Eighteen months after the first shot at Fort Sumter, there were certain truths that the soldiers had come to know. Death in war was neither picturesque nor peaceful, and dying bravely didn’t make you any less dead, or mean that you would not be dumped into the cold earth of a mass grave with everyone else, brave and not brave. Nor was there likely to be anyone to hear your last miserable words.

People of the era cherished the idea of a ‘good death’—a peaceful, dignified passing wherein God was embraced and sins repented and salvation attained, preferably in your own bed with your family gathered devotedly around to hear your last murmurs of Christian resignation. War made a mockery of all that. War made a mockery of the idea of a benevolent God. It replaced the family home with the rank, power-scorched horrors of the battlefield. These were the new truths.

In war you lived outdoors like a wild animal. You lived in blistering heat, drenching rains, and knifelike cold. You were exposed and vulnerable. The majority of men who died did not even have the honor of dying in a fight. Two out of three were carried away by diseases that killed them just as surely as minié balls. Those who survived did so on a quarter pound of bacon and eighteen ounces of flour a day—one-third the regular meat ration—with the infrequent small issue of rice, molasses, or sugar. (The rice ration was an ounce.)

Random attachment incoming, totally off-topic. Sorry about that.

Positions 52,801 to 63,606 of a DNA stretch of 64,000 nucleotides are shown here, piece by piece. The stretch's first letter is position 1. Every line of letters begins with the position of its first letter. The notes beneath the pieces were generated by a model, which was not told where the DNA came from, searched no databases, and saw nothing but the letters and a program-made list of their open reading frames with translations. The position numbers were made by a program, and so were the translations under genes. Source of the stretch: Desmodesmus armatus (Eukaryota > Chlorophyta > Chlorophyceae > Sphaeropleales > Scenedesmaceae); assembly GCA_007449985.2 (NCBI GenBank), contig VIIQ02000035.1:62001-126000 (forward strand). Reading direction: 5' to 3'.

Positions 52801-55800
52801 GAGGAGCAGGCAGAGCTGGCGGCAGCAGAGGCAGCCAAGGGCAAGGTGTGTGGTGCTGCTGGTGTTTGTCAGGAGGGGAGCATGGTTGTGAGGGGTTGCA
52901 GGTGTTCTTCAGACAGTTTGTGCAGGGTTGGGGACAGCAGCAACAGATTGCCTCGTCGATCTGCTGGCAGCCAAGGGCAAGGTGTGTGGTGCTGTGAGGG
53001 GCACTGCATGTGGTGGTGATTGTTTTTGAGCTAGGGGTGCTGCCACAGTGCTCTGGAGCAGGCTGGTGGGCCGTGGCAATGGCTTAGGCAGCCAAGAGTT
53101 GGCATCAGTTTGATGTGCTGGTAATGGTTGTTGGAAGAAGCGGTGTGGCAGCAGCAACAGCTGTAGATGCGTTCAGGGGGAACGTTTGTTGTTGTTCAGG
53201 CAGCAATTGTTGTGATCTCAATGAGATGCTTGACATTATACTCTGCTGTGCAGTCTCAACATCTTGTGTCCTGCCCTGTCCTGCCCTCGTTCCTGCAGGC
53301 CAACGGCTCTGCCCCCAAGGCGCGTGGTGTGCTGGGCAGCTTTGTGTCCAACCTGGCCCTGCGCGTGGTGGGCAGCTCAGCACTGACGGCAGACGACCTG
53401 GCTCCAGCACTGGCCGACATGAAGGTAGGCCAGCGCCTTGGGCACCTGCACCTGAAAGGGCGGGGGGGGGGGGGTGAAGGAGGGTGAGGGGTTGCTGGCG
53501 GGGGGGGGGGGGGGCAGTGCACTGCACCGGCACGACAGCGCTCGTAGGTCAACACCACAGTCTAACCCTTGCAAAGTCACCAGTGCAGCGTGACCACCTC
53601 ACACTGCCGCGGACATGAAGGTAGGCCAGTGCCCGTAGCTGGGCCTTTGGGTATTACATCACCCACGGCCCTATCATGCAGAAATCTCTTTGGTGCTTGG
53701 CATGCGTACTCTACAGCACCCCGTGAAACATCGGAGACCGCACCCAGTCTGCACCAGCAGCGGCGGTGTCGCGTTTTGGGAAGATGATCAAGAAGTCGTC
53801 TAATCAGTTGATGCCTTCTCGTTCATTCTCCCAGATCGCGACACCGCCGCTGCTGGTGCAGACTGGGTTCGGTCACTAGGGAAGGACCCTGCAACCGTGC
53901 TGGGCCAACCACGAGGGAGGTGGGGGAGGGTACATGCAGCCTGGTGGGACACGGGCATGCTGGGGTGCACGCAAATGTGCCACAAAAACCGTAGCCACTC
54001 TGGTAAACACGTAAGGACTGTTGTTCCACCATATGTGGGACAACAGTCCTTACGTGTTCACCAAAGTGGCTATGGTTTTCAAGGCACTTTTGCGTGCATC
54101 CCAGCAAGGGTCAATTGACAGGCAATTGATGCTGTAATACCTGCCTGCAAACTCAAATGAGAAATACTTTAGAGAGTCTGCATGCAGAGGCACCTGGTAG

Men lived without shoes or coats or blankets. Food was short all over the South. Soldiers hunted up sassafras buds and wild onions to ward off scurvy. Horses died for lack of forage. In Richmond, where much of the eastern army’s far was gathered and transshipped, there were bread riots.

I have never understood why an all-powerful, all-knowing God needs men to fight wars for it. That certainly does not sound like a benevolent God. Wouldn’t a benevolent God make sure that his warriors had shoes and food, the basic necessities? I’m so confused over religion and war.

And yet, get this, the beginning of the second paragraph:

In spite of these hardships, which seemed to multiply as the war dragged on, many of the men in the Confederate States Army remembered the winter of 1862-63 as one of the most extraordinary times of their lives.

Say what?

People are weird, which is probably why there never will be peace on Earth, not unless country boundaries and religion cease to exist.

fabricate supreme being

Pictures copyright 2012 Russel Ray Photos

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Pictures copyright 2012 Russel Ray PhotosI'm Zoey the Cool Cat, and I approve this post